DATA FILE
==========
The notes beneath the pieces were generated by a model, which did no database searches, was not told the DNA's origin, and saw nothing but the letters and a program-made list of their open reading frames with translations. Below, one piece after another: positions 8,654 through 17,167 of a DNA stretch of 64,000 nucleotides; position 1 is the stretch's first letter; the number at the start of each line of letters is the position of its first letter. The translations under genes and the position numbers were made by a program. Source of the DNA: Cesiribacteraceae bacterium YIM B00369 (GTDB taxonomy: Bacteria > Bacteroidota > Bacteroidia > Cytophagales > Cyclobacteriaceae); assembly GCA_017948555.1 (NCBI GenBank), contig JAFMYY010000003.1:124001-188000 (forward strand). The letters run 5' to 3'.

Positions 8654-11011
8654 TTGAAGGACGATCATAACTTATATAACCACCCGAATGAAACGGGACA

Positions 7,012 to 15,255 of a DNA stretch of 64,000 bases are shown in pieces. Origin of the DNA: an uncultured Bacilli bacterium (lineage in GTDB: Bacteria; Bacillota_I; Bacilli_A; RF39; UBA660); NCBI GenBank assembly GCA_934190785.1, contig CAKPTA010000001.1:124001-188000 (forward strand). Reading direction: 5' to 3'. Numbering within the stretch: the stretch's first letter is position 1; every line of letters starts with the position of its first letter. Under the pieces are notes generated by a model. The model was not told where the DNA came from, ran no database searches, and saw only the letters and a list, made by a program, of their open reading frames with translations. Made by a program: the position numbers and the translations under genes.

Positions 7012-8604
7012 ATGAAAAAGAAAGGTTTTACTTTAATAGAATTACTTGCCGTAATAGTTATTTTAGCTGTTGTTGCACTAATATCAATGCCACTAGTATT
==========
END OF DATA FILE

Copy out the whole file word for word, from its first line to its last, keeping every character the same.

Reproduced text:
The notes beneath the pieces were generated by a model, which did no database searches, was not told the DNA's origin, and saw nothing but the letters and a program-made list of their open reading frames with translations. Below, one piece after another: positions 8,654 through 17,167 of a DNA stretch of 64,000 nucleotides; position 1 is the stretch's first letter; the number at the start of each line of letters is the position of its first letter. The translations under genes and the position numbers were made by a program. Source of the DNA: Cesiribacteraceae bacterium YIM B00369 (GTDB taxonomy: Bacteria > Bacteroidota > Bacteroidia > Cytophagales > Cyclobacteriaceae); assembly GCA_017948555.1 (NCBI GenBank), contig JAFMYY010000003.1:124001-188000 (forward strand). The letters run 5' to 3'.

Positions 8654-11011
8654 TTGAAGGACGATCATAACTTATATAACCACCCGAATGAAACGGGACA

Positions 7,012 to 15,255 of a DNA stretch of 64,000 bases are shown in pieces. Origin of the DNA: an uncultured Bacilli bacterium (lineage in GTDB: Bacteria; Bacillota_I; Bacilli_A; RF39; UBA660); NCBI GenBank assembly GCA_934190785.1, contig CAKPTA010000001.1:124001-188000 (forward strand). Reading direction: 5' to 3'. Numbering within the stretch: the stretch's first letter is position 1; every line of letters starts with the position of its first letter. Under the pieces are notes generated by a model. The model was not told where the DNA came from, ran no database searches, and saw only the letters and a list, made by a program, of their open reading frames with translations. Made by a program: the position numbers and the translations under genes.

Positions 7012-8604
7012 ATGAAAAAGAAAGGTTTTACTTTAATAGAATTACTTGCCGTAATAGTTATTTTAGCTGTTGTTGCACTAATATCAATGCCACTAGTATT